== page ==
Conversation flourishes when people are attentive to the impact of their words. Just talking, filling up airspace with words, can derail shared meaning and even create barriers to mutual learning. St. Benedict wrote in the  Rule about the importance of what we might call "measured speech." It is an invitation to be attentive to what we want to say, how we say it, and how we learn from our conversation partners whether we have been heard. Speaking and listening, when exercised well together, serve to deepen relationships and further the common good.
This reflection aims to help readers get practical with speaking and listening as disciplines we dare not take for granted. Through reflection and practice, I am convinced, we can cultivate our commitment to measured speech by identifying the mutual purpose, prune our words with kindness and clarity, and harvest the fruit of purposeful conversation. 

Cultivate commitment to measured speech by identifying the mutual purpose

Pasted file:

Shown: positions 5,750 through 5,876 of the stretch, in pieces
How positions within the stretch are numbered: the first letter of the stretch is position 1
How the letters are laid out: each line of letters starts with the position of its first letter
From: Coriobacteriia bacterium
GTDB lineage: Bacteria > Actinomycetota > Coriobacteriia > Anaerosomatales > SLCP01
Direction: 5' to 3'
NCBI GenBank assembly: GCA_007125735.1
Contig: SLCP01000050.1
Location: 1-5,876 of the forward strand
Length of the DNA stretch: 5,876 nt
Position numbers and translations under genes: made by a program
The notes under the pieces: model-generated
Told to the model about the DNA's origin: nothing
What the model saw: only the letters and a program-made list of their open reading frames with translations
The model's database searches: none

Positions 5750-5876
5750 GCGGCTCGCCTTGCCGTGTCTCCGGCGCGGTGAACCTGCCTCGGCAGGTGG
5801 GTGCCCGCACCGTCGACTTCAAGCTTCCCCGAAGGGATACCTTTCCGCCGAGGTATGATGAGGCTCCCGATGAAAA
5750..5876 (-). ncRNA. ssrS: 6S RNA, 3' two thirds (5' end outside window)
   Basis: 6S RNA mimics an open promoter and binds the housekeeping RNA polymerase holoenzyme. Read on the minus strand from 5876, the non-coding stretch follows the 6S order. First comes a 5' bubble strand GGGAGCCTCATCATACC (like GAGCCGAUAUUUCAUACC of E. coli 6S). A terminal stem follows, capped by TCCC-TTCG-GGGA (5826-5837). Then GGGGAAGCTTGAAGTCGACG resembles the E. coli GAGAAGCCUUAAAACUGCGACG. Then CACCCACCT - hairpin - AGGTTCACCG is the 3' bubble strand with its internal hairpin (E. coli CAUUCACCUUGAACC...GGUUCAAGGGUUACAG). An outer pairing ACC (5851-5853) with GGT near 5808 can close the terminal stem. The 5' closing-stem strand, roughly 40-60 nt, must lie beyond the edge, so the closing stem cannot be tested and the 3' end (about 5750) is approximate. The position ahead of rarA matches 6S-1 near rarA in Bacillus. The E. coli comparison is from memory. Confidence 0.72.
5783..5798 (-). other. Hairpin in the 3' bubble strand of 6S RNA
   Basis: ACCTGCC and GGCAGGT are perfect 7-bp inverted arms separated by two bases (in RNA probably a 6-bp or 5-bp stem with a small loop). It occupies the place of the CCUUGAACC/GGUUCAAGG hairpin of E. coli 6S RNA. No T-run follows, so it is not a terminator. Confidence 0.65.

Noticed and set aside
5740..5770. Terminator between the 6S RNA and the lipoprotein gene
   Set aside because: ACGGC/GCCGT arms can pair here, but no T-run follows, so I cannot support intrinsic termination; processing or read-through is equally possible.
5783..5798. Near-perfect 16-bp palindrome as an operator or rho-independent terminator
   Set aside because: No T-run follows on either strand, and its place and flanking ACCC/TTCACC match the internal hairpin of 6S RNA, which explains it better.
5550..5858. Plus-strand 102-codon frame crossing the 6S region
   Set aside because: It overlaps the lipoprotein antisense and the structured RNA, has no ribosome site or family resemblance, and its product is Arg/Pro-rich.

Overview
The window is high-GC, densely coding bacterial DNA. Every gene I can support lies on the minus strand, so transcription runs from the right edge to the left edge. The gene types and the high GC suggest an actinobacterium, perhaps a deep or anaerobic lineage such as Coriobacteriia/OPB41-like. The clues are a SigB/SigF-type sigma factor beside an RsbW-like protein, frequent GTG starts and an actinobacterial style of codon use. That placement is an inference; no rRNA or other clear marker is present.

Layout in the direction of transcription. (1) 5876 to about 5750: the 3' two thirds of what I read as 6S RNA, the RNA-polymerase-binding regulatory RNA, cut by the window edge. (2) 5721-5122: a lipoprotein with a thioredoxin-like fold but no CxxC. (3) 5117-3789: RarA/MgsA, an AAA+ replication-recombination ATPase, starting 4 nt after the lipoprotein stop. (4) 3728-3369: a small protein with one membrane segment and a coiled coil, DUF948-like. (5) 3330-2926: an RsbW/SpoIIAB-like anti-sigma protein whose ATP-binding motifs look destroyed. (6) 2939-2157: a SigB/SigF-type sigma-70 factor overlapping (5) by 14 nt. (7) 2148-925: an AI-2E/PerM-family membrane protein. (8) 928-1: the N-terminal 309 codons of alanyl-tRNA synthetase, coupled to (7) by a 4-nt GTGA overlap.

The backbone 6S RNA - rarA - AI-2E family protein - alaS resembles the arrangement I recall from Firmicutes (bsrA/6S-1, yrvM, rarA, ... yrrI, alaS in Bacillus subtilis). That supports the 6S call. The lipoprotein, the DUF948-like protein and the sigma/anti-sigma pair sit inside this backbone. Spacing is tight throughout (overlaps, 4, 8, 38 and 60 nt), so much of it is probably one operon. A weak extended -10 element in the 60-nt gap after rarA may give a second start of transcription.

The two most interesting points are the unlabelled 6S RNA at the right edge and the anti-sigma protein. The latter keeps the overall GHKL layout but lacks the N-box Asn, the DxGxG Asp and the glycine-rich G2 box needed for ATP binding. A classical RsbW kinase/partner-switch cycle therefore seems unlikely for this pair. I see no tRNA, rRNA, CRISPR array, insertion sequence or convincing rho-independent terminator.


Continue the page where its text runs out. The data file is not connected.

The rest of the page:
There are some challenges we share in speaking and listening. For example, we may be distracted from listening by thinking about what we will say next, a conversation can become sidetracked from its original purposes, or feelings like anxiety or impatience can increase the intensity of a situation to the point of discomfort. As the authors of  Crucial Conversations (New York: McGraw Hill, 2012) point out, one response to such challenges is seeking out the "mutual purpose" (76-78). This means staying in touch with the real reason we initiate any important conversation. Clarity about the mutual purpose can help us listen with more curiosity, stay focused on the most important topics, and attend to our feelings within a broader context.

Mutual Purpose Exercise
  • Call to mind a conversation that you have been waiting or wanting to have.
  • Take a few minutes to begin making a list of the possible reasons for having this conversation. They need not be right or wrong, or even high-minded to be helpful at this point. Simply begin compiling a list of reasons.
  • Now use the basic form below to sort your reasons a bit. What reasons are high value for you, but low value for the other? Which are low value for you but important to the other?, etc. What we're looking for is at least one high value reason you both share.
Low value (to me) High value (to me)
Low value (to you)
High value (to you)

Read on for the other two exercises . . .